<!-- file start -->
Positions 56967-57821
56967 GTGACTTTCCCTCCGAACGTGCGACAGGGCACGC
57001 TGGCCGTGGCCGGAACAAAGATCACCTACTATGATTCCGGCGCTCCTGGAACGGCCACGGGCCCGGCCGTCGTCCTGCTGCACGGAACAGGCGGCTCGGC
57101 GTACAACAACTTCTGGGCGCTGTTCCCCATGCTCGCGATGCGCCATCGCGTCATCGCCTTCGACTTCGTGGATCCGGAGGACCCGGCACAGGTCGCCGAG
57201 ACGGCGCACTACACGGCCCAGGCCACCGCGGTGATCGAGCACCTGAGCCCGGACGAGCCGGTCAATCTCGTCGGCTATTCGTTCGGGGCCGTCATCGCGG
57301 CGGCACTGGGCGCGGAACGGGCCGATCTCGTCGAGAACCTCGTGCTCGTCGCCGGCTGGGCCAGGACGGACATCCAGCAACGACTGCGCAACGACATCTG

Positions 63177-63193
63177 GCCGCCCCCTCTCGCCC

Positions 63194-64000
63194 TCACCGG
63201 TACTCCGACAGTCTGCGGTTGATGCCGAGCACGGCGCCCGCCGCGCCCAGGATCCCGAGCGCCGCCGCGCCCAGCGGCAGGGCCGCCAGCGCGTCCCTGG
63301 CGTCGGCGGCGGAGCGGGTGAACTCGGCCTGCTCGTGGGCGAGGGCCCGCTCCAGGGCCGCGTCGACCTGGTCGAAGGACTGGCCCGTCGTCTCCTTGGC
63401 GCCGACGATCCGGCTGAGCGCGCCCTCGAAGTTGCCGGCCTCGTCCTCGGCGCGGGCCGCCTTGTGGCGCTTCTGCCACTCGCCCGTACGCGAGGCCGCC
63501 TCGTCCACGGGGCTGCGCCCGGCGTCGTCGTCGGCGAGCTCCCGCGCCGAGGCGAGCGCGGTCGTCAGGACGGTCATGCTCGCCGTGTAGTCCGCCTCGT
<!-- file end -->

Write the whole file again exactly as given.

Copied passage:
Positions 56967-57821
56967 GTGACTTTCCCTCCGAACGTGCGACAGGGCACGC
57001 TGGCCGTGGCCGGAACAAAGATCACCTACTATGATTCCGGCGCTCCTGGAACGGCCACGGGCCCGGCCGTCGTCCTGCTGCACGGAACAGGCGGCTCGGC
57101 GTACAACAACTTCTGGGCGCTGTTCCCCATGCTCGCGATGCGCCATCGCGTCATCGCCTTCGACTTCGTGGATCCGGAGGACCCGGCACAGGTCGCCGAG
57201 ACGGCGCACTACACGGCCCAGGCCACCGCGGTGATCGAGCACCTGAGCCCGGACGAGCCGGTCAATCTCGTCGGCTATTCGTTCGGGGCCGTCATCGCGG
57301 CGGCACTGGGCGCGGAACGGGCCGATCTCGTCGAGAACCTCGTGCTCGTCGCCGGCTGGGCCAGGACGGACATCCAGCAACGACTGCGCAACGACATCTG

Positions 63177-63193
63177 GCCGCCCCCTCTCGCCC

Positions 63194-64000
63194 TCACCGG
63201 TACTCCGACAGTCTGCGGTTGATGCCGAGCACGGCGCCCGCCGCGCCCAGGATCCCGAGCGCCGCCGCGCCCAGCGGCAGGGCCGCCAGCGCGTCCCTGG
63301 CGTCGGCGGCGGAGCGGGTGAACTCGGCCTGCTCGTGGGCGAGGGCCCGCTCCAGGGCCGCGTCGACCTGGTCGAAGGACTGGCCCGTCGTCTCCTTGGC
63401 GCCGACGATCCGGCTGAGCGCGCCCTCGAAGTTGCCGGCCTCGTCCTCGGCGCGGGCCGCCTTGTGGCGCTTCTGCCACTCGCCCGTACGCGAGGCCGCC
63501 TCGTCCACGGGGCTGCGCCCGGCGTCGTCGTCGGCGAGCTCCCGCGCCGAGGCGAGCGCGGTCGTCAGGACGGTCATGCTCGCCGTGTAGTCCGCCTCGT